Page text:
An MTP set contains multiple MTPs that can be considered as a set in many statistical analyses. We have already created two MTP sets, “healthy” and “diseased”, in the previous exercise. Let’s open the “healthy” set first, which contains 37 16S based taxonomic profiles of respiratory tract swabs of 37 healthy subjects. Bring up the list of MTP sets ((a) in the previous screen shot) and move the cursor to the “healthy” set. You should see the [Open] button which will lead you to the “MTP set browser” (see screenshot below).
The image below is a screen shot of the MTP set browser showing the “healthy” set
There are four menu items in the main menu:
Select the “Composition” menu to the “Stacked bar” chart
In the healthy subjects, it looks like Firmicutes is most abundant at the phylum level. At the species level, “Streptococcus pneumoniae group” seems to be the most abundant. Let’s confirm this by viewing the “Double pie chart”. In this chart, the averaged taxonomic compositions of two taxonomic ranks of your choice are given.
Under the “alpha diversity” menu, various diversity indices are given for all MTPs in the set. For example, “Good’s coverage of library” indices for all MTPs are close to 100%, indicating that the numbers of sequencing reads per sample were statistically sufficient (below screen shot).
Under the “alpha diversity” menu, ACE, Chao1, and Jackknife give the estimated number of species, called species richness, in the samples. Under the “ACE” tab, the estimated number of species (=OTU) in each MTP are listed as a bar chart.
Under the “beta diversity” menu, relationships among samples are explored using different statistical and visualization methods. The most popular distance metric between two MTPs is a “UniFrac”. All distances are calculated for each pair, which are then used to carry out a hierarchical clustering or dimension reduction by principal coordinate analysis (PCoA). The below is the UPGMA clustering of MTPs in the “healthy” set using UniFrac distances:
In this dataset, we have three types of “healthy” subjects: Com-X-ND (Community subject, non-diseased), Hos-X-ND (Hospital staffs, non-diseased) and ICU-X-ND (intensive care unit staffs, non-diseased). In the above UPGMA dendrogram, we do not see a clear separation among the three groups. Because hierarchical clustering sometimes produces a biased result, we can confirm this by using an ordination method by PCoA. Please select the “PCoA (2D)” tab to view the 2-dimensional scattergram of 37 healthy subjects. By selecting a tag or multiple tags, we can highlight the MTPs with a certain combination of tags.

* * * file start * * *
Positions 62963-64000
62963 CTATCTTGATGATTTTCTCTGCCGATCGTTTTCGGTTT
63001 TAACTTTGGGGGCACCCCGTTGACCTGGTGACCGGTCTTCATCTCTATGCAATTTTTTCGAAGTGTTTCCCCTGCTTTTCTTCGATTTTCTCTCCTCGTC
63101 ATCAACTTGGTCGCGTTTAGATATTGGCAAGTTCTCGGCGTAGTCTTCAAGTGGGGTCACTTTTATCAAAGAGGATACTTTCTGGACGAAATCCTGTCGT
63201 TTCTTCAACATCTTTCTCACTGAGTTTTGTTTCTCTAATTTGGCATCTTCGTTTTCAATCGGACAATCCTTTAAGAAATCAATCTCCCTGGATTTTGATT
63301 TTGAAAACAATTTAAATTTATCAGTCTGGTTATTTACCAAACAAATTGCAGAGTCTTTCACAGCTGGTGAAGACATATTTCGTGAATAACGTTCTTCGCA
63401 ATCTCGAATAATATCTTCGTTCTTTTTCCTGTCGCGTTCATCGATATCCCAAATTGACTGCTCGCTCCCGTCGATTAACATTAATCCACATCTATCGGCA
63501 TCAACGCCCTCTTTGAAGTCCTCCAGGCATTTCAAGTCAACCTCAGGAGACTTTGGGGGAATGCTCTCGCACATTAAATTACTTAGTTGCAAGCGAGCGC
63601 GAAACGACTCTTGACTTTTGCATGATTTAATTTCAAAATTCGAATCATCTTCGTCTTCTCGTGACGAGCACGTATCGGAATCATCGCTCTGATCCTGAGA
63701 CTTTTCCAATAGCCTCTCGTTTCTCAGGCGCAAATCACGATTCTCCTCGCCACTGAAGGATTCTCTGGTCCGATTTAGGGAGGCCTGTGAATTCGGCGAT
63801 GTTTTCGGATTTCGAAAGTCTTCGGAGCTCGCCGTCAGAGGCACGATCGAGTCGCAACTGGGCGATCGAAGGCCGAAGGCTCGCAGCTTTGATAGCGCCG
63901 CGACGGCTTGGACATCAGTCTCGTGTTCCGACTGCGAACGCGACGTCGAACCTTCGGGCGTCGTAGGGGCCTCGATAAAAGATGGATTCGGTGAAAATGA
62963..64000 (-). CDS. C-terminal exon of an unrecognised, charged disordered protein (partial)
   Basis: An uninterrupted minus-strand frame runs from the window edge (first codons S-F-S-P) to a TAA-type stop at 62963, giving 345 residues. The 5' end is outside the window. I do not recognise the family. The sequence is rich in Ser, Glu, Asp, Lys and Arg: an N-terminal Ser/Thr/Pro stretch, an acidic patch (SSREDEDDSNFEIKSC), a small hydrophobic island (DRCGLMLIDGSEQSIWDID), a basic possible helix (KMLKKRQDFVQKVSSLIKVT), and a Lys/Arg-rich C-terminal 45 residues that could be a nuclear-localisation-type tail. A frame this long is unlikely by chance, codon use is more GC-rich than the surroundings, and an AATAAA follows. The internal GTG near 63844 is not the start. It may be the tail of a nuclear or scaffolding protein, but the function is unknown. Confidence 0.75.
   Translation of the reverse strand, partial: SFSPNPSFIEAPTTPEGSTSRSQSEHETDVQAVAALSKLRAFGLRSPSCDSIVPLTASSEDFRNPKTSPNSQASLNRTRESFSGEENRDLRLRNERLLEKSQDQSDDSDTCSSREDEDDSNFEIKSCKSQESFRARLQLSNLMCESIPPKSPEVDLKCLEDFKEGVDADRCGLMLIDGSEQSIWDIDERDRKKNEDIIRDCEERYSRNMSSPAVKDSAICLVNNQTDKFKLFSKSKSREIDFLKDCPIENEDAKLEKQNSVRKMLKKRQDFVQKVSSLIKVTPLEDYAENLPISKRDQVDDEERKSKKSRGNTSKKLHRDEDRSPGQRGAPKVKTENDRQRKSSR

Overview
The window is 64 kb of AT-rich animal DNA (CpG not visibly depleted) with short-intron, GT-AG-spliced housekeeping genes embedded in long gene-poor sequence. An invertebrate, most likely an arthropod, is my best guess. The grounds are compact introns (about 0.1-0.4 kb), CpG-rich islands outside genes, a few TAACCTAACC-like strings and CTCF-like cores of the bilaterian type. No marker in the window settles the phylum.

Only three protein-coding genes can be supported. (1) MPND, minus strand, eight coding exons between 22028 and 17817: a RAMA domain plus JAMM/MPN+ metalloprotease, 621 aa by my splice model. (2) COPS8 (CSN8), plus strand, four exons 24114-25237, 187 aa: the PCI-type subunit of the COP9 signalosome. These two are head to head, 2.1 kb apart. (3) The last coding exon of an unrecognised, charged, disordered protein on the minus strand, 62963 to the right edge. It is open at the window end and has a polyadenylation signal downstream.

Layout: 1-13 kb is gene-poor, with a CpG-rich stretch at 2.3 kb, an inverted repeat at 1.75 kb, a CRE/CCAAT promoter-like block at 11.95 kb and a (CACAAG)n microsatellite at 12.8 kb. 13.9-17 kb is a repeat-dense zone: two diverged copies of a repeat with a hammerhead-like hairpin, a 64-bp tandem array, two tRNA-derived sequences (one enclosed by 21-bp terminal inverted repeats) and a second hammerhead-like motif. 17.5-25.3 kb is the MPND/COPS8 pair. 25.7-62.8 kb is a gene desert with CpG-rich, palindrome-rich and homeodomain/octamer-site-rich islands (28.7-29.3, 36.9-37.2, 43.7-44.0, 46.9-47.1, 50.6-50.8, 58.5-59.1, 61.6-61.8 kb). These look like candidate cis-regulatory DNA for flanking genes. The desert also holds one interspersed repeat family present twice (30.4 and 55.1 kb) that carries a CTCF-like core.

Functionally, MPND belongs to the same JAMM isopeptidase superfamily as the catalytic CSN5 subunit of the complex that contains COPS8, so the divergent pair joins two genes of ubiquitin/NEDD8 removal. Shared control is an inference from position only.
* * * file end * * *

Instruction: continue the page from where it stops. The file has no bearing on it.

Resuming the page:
Our ultimate goal is to discover biomarkers that differentiate microbiomes with different characteristics. In this example, we want to know the bacterial species that are differentially present in “diseased” subjects. To do this, we start with the two MTP sets that we’ve already created, labelled “healthy” and “diseased”. To begin the comparative analysis, follow the steps below:
The module for the “Comparative MTP Analyzer” is very similar to the “MTP Set Browser”; the former will compare the statistics of sets whereas the latter will focus on the individual MTPs in a set.
It is well known that the number of species and species diversity are reduced in the diseased. Let’s find out if this is true. Please select the Alpha-diversity menu to see the below:
Okay, so now we know that there are more species in the healthy subjects. How about diversity or how evenly species are distributed in the swab samples? To check this, go to the “Diversity Index” tab.
If you start the “Beta-diversity” menu of “Comparative MTP Analyzer”, two tabs will appear. The “UPGMA clustering” will give you a dendrogram containing all MTPs in both the “healthy” and “diseased” sets (see below).
Finally, we want to mine our data to find what the major differences are between the two conditions. EzBioCloud provides multiple methods for discovering biomarkers. Here we will use the “Kruskal–Wallis H test” to find who is associated with respiratory diseases. Please select the “Biomarker Discovery” menu.
There are almost infinite ways of exploring microbiome data if you are equipped with proper bioinformatics tools and computational infrastructure. In EzBioCloud’s cloud environment, we try to provide instantly responding tools for comparative analysis, visualization, and data mining. We hope you enjoyed this tutorial and that you’ve familiarized yourself with EzBioCloud’s unique user interface.
Last updated Feb 5, 2019